Unify Dallas with Affordable Housing


We believe the city should be open to tweaking zoning requirements to allow for more height or density if the developer agrees to add more affordable units in attractive neighborhoods.

It is no secret that there is a deep economic divide in our city. According to a recent study by the United Way, at least half of the households in Dallas are either in poverty or are one emergency away from tumbling into it. That is more acute in some neighborhoods than others—in Fair Park’s 75210 ZIP code, 83.3 percent of families fall into one of those categories. This is the highest of any ZIP code inside one of Texas’ five largest cities.

Traditionally, neighborhoods like these are where we have steered federal and state dollars to fund low-income housing. This has only further concentrated poverty, creating stark economic divisions in neighborhoods that lack the tools residents need to succeed. Studies have shown that once the poverty rate reaches 40% of total households in an area, it is virtually impossible to get out. Dallas has entirely too many areas and residents that fall into this plight. Housing alone will not solve those problems.

In 2017, the city commissioned a Market Value Analysis that put detailed numbers to this epidemic. It was meant to identify the neighborhoods that needed more housing and the neighborhoods that needed basic services. This formed the foundation of our city’s new housing policy, which was passed in 2018. We believe the city must do a better job of providing resources to our residents who live in poverty, to provide them access to jobs and opportunity, to workforce training, to provide the bare minimum of a grocery store with healthy food and a reliable bus route. All of these things factor into housing and should inform where we decide to focus our efforts.

We are 20,000 affordable units short. Where and how we choose to deploy our resources to shore this gap will determine whether we make any leeway in helping our poorest neighbors escape poverty.

Where We Stand

First, we believe the City Council should adhere to the tenets of the housing policy towards building a city of “complete neighborhoods” where all residents have proximate access to all of their daily needs including high frequency transit. We should first improve basic services in neighborhoods that need them before we begin adding additional housing, which will only perpetuate poverty. We have a desirability deficit that we must overcome to create the demand in order to build a supply of housing that works.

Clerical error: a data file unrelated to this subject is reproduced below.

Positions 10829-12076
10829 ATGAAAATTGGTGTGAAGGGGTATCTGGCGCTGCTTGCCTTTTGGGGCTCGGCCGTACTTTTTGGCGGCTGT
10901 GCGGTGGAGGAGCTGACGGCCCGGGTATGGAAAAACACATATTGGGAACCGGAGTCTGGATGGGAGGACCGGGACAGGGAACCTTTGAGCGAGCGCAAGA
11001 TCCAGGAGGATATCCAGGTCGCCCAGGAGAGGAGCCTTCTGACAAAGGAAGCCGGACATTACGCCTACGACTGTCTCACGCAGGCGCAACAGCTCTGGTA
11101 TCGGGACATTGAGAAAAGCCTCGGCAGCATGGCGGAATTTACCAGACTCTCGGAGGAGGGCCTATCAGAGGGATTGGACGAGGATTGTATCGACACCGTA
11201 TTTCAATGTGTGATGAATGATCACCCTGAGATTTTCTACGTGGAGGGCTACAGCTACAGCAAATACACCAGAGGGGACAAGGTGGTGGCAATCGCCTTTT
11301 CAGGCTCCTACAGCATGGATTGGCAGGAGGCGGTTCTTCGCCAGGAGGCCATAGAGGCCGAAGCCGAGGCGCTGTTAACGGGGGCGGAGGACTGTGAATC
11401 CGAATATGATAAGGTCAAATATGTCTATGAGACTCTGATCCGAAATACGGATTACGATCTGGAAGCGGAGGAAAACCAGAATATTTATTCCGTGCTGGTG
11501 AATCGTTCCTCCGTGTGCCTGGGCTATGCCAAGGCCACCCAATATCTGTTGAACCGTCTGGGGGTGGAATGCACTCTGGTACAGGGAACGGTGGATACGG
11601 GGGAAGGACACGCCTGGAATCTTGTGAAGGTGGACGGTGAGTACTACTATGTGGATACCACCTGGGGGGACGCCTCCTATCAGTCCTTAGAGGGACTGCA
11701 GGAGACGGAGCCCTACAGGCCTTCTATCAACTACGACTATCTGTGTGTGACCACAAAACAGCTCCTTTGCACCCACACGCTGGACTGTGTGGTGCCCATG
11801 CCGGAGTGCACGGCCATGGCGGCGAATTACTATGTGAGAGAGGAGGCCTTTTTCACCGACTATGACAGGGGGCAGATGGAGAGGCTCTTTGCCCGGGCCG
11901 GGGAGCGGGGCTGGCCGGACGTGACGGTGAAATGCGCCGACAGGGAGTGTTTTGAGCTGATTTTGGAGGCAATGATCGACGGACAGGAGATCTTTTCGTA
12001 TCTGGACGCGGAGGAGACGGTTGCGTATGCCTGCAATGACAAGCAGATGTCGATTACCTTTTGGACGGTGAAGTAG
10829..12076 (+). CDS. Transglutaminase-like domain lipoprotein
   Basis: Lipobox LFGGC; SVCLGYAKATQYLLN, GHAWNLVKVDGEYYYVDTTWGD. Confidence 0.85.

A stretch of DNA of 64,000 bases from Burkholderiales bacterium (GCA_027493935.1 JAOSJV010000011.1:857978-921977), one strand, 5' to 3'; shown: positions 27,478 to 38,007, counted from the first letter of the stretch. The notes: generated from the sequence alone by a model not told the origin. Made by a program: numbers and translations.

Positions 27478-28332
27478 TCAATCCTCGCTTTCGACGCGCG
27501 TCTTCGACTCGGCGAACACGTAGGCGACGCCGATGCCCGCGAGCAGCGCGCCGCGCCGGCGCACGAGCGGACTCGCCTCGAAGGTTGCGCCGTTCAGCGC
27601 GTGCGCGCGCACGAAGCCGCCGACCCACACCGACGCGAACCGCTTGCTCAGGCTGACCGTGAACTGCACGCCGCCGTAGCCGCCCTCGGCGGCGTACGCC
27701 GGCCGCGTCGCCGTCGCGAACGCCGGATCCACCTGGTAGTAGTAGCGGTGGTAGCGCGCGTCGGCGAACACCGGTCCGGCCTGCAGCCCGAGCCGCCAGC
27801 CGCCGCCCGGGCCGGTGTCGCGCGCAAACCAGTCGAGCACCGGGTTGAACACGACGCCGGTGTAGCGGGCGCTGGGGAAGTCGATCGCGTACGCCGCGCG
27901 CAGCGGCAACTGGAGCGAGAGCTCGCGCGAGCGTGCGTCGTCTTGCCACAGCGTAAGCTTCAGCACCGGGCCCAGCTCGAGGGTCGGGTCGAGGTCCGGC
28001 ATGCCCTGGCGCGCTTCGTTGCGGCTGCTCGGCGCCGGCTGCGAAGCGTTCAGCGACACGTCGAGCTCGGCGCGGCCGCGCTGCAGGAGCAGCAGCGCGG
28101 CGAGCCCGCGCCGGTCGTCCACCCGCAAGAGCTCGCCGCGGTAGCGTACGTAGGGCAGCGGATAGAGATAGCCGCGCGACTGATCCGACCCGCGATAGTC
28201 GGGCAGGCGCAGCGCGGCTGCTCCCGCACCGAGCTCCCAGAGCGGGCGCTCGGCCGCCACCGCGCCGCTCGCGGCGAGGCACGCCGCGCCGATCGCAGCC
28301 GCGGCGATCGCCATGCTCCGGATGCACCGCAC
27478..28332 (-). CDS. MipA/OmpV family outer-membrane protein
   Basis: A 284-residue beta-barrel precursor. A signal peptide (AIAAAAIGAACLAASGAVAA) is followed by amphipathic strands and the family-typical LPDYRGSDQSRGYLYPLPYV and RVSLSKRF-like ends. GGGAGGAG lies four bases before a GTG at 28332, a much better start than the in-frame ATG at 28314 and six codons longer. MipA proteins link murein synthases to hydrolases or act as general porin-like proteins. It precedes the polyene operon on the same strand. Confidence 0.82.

To do this, follow the map provided by the Market Value Analysis. We believe the city should be open to tweaking zoning requirements to allow for more height or density if the developer agrees to add more affordable units in attractive neighborhoods. This would add more market-rate housing to areas dense with jobs. It would make success more attainable. The city should also create pilot zones to allow “granny flats” or Accessory Dwelling Units onto Single-Family zoned properties wherever there is already a mix of housing types. We believe the city should also develop a strategy to reopen the properties in its land bank, but only in locations that have met minimum basic service standards and active utilities.

The city should also work closely with other property-owning public agencies, such as DART, DISD, and Dallas Housing Authority, to maximize the utilization of their land with a strategic emphasis on partnering with the private sector to invest and redevelop in Opportunity Zones as well as to deliver mixed-income development in up-market locations. DART has numerous parking lots at its DART stations that could and should be redeveloped. DISD has severe facility improvement needs. We recommend an approach similar to the Oyster School in Washington, DC where the private sector delivered a new school in exchange for rights to deliver several hundred housing units. Lastly, Dallas Housing Authority owns some potentially highly valuable properties, however much of the housing is sub-standard, single-use, and devoid of opportunity. Many of their sites could be redeveloped with similar or greater amount of affordable units within a mixed-use, mixed-income, amenity rich redevelopment providing not just improved housing, but also access to jobs and opportunity.

There is also the matter of poor homeowners being unable to afford rising property taxes in areas that have seen rapid and intense development. In these up-and-coming communities, like West Dallas, the city should provide a safeguard that would freeze the tax rate for longtime homeowners as to not displace them. And for those whose home-owning relative dies without a will, the city should provide pro-bono services and in-kind donations from the legal community to help their family members secure the title. Without that title, they are unable to qualify for federal funding to help pay for home improvements that would otherwise be financially unattainable. The city must be intentional with how and where it deploys these strategies—the city of Dallas is not a one-size-fits all proposition, and it must not be approached as such. Especially with something as important as housing and economic opportunity.